- You can always tell when someone is authentic and when they’re insincere.
- Sometimes you are totally unaware of your surroundings; your outer world can be in complete chaos, but you don’t notice until someone or something finally attracts your attention. (ex. a loud crash)
- If there are feelings of sadness, anxiety, or anger in the room, you can immediately feel it—no matter how large the room. (or how great a number of people)
- When talking to people, you can immediately see past what they’re saying, and discern what they mean.
- Hidden agendas are rarely (or never) hidden from you.
- Both praise and criticism affect you the same way; you become embarrassed by the unsought attention.
- It’s easy for you to uncover the insecurities and weaknesses of other people, and you can play on them whenever you feel attacked or cornered.
- When you like someone, you become attached instantly and scare them off. (This occurs more in romantic relationships than friendships)
- When someone betrays you, you forgive easily but are perfectly fine with never speaking to them again. (And you usually don’t)
- Sometimes you withhold your true feelings and opinions from someone because you want to ‘protect’ them.
- You hate conflict, and avoid it at all costs.
- You comfortably slip into the role of mediator when others are in conflict because you can easily empathize with both sides. (See previous)
- Once you’ve identified someone as insincere, it is difficult for you to take anything they say seriously—and you usually avoid talking to them altogether because their superficiality is off-putting.
- You’re an open book. If you like someone, they know it; if you don’t like someone, they know it.
- It is difficult for you to hide your feelings, and you spend a lot of time biting your tongue when something or someone upsets you. (Thankfully, that changes as you get older and your less dominant functions develop; by then you’ve gotten over your need to please others and will speak up when something is wrong)
- You’re overly concerned with how you appear to others and what they think of you. (Again, this changes when introverted thinking becomes more pronounced—you won’t care at all then.)
- You’re more idealistic than realistic.
- Silence is rarely uncomfortable to you.
- You feel the need to “fix” every-one’s problems.
- You place your needs aside to help others, and they are more than happy to take advantage of that.
- If you are a spiritual person, you notice that your intuition becomes stronger as you grow spiritually.
- You’re excellent at making observations about others that they didn’t think anyone else noticed. (The usual response is dead silence)
- Complete strangers confide their deepest secrets to you because you ‘seem like a nice person’ and you listen without judgment.
Dude, you’re a millionaire. Use the toilet.
Enough attention has already gone to this ridiculous story, so I’ll be brief. Nineteen year-olds occasionally do stupid things. (Ew, Right?) Sometimes they do stupid things on camera. While I would not have chosen to relieve myself in a mop bucket, I also think that this is probably the least fascinating non-news story I have heard in a while. (Let he who is without bathroom sin cast the first stone.)
Princess Smartypants. In seven months of playing brain-training games on Lumosity, I went from being in the 20th percentile in my first month to the 98th percentile. In a crowd of 100 people in my age group, only two of them have higher scores than me. (Or two percent. Whatever, )
You’re racist? You’re fired. Big Brother has not been relevant to me since Dr. Will won the game back in the day. It is a show I will occasionally watch–if I can tolerate the houseguests. (Which I cannot, 97% of the time) Some of this year’s houseguests are the worst. Thanks to Gina-Marie and her “nigger-insurance” comment, and Aaryn’s (ugh. That spelling!) equal opportunity hatred of everyone, (particularly Helen, who is brilliant, and seems like a genuinely nice person, and Elissa who is winner Rachel Reilly’s sister, thus, hated by proxy) I cannot watch a full episode without feeling as though I have lost a bit of my soul. The worst thing about all of this is Aaryn’s annoying reaction when she was confronted by a fellow houseguest. Ugh. (Sidenote: Gina-Marie and Aaryn have both been sacked from their jobs, and spellcheck keeps trying to change Aaryn to ‘Aryan’. Mmm.Hm.)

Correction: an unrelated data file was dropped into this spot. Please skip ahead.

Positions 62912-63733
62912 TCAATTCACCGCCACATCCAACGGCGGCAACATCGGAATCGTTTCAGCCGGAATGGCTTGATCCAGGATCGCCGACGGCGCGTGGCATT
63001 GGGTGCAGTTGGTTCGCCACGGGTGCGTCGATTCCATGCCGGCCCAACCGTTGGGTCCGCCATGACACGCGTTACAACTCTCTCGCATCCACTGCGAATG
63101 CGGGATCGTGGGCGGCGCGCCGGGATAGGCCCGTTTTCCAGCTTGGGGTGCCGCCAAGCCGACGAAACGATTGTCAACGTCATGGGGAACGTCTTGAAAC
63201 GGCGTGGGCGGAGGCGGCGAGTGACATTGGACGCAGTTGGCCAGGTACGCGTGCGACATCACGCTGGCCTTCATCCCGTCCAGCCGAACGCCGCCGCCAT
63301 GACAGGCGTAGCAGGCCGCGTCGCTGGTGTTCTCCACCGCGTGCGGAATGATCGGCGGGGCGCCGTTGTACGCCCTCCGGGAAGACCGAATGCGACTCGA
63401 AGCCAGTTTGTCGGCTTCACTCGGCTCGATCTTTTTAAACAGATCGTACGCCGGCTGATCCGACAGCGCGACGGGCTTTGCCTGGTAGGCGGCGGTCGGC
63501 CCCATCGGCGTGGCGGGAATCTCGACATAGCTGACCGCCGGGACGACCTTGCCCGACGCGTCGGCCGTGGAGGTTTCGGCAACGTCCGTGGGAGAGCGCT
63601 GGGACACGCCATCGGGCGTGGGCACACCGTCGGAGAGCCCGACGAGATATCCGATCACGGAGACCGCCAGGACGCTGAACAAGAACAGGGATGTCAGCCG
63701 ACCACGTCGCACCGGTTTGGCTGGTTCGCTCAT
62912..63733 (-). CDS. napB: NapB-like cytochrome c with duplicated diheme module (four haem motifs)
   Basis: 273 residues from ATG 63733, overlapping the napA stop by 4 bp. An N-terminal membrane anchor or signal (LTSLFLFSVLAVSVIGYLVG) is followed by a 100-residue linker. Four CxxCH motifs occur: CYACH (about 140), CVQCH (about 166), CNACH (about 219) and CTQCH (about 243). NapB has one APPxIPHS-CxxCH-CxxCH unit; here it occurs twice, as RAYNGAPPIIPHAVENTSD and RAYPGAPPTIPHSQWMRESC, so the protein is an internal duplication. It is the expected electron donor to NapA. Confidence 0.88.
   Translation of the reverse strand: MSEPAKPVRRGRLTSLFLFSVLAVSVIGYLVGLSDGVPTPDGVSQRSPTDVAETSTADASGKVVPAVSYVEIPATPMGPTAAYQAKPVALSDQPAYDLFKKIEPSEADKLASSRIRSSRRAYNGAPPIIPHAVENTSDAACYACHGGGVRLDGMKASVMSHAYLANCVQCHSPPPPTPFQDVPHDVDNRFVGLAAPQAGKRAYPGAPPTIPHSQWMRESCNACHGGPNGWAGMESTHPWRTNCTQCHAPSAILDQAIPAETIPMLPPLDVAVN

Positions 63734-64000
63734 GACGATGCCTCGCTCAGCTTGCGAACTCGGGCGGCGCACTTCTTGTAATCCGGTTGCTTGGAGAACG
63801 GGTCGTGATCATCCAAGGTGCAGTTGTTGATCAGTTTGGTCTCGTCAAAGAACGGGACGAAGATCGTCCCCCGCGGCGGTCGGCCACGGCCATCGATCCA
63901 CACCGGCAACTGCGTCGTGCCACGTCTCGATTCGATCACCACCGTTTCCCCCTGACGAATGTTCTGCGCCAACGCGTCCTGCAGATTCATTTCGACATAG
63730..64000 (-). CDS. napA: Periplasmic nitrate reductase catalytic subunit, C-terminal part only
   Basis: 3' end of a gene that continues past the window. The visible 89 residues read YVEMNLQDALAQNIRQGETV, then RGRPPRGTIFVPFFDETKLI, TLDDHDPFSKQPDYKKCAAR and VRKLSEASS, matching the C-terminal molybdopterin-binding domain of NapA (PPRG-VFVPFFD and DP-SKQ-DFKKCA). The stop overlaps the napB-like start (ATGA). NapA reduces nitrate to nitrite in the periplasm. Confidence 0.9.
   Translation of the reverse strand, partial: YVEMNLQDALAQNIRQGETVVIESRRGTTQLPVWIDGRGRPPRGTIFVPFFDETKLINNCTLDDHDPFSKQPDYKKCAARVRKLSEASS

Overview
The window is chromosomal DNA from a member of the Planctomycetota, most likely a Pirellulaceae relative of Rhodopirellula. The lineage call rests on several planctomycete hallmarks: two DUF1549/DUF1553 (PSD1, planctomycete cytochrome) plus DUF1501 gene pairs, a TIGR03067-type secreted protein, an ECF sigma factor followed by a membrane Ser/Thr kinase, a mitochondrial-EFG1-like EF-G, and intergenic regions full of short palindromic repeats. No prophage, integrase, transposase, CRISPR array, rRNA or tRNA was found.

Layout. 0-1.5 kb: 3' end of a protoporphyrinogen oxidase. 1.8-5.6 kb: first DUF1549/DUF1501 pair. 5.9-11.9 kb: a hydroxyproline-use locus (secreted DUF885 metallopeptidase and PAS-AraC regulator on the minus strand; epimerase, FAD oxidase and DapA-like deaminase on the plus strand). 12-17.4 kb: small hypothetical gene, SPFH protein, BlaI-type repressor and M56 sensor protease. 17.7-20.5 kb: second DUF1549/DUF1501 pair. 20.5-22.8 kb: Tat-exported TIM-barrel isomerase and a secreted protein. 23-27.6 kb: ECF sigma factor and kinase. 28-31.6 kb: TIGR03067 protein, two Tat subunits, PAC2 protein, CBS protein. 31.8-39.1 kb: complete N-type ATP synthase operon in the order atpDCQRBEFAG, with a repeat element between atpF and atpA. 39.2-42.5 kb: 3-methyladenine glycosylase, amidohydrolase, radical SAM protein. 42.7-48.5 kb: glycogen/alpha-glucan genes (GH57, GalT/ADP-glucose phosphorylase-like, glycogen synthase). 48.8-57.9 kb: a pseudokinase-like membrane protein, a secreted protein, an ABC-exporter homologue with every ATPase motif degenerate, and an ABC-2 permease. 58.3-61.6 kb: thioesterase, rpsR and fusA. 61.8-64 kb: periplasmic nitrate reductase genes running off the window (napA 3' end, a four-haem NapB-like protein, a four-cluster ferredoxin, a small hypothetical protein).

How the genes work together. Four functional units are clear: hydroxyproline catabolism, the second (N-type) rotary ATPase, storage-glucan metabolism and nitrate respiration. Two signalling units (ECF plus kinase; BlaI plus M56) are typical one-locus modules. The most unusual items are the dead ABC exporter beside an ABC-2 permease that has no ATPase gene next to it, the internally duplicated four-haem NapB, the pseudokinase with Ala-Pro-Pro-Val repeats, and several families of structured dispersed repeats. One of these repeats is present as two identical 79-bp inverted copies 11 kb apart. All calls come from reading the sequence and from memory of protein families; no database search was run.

I’m not perfect. Thank God! Perfection is exhausting. Perfect people cannot have any flaws. Perfect people cannot make mistakes. Perfect people cannot be wrong. For a person who strives for perfection, nothing he or she does is ever good enough. Nothing anyone does is ever good enough. I am going to concentrate on being excellent rather than perfect because I will never attain it in this lifetime. Perfection is for the birds. (And Jesus.)
I need to work on my delivery. My mother once told me that, if we were strangers, she would think that I was intimidating. When I asked her why, she replied, “It’s your demeanour. You always look as though you have no time for foolishness, and you are abrupt when speaking.” Mom and I both know that I am about as intimidating as a kitten, but the way I carry myself screams, “Mess with me, and you may get cut.” That said, I need to try to sound less snippy, and more pleasant. Today I was listening to a tribute to the wonderful Joni Mitchell, and in her new poem, ‘This Rain, This Rain’, this line stood out to me; “If I were nicer, less astute, Less compelled to spew the truth…”
I’d be a lot nicer, but I would also be more reserved. (I’m an INFJ. I don’t need to be more reserved than I am today) Sometimes I cannot help but call things exactly as I see them. I learned a lot simply by speaking the truth out loud when others hesitated out of fear. When I lie, I lie about unimportant things. When I tell the truth to people, it’s like receiving a jackhammer to the skull. I may be abrupt and standoffish, but no one can say that they have no idea where I stand. (If they are unsure, they have not been paying attention)
This post is beginning to get a little “rambly”, so I’ll end it here.
Well…technically speaking, you could lie to me. However, I’d be able to tell–almost immediately, thus rendering your lies ineffective. I can’t explain how, apart from saying that, my natural inclination toward silence, introspection, and observing my surroundings help.
I recently began reading the book that inspired the title of this post, You Can’t Lie To Me by Janine Driver. The author, a former federal law enforcement investigator, is an expert in the field, and has helped catch many a bad guy (as well as teach millions of people) with her knowledge.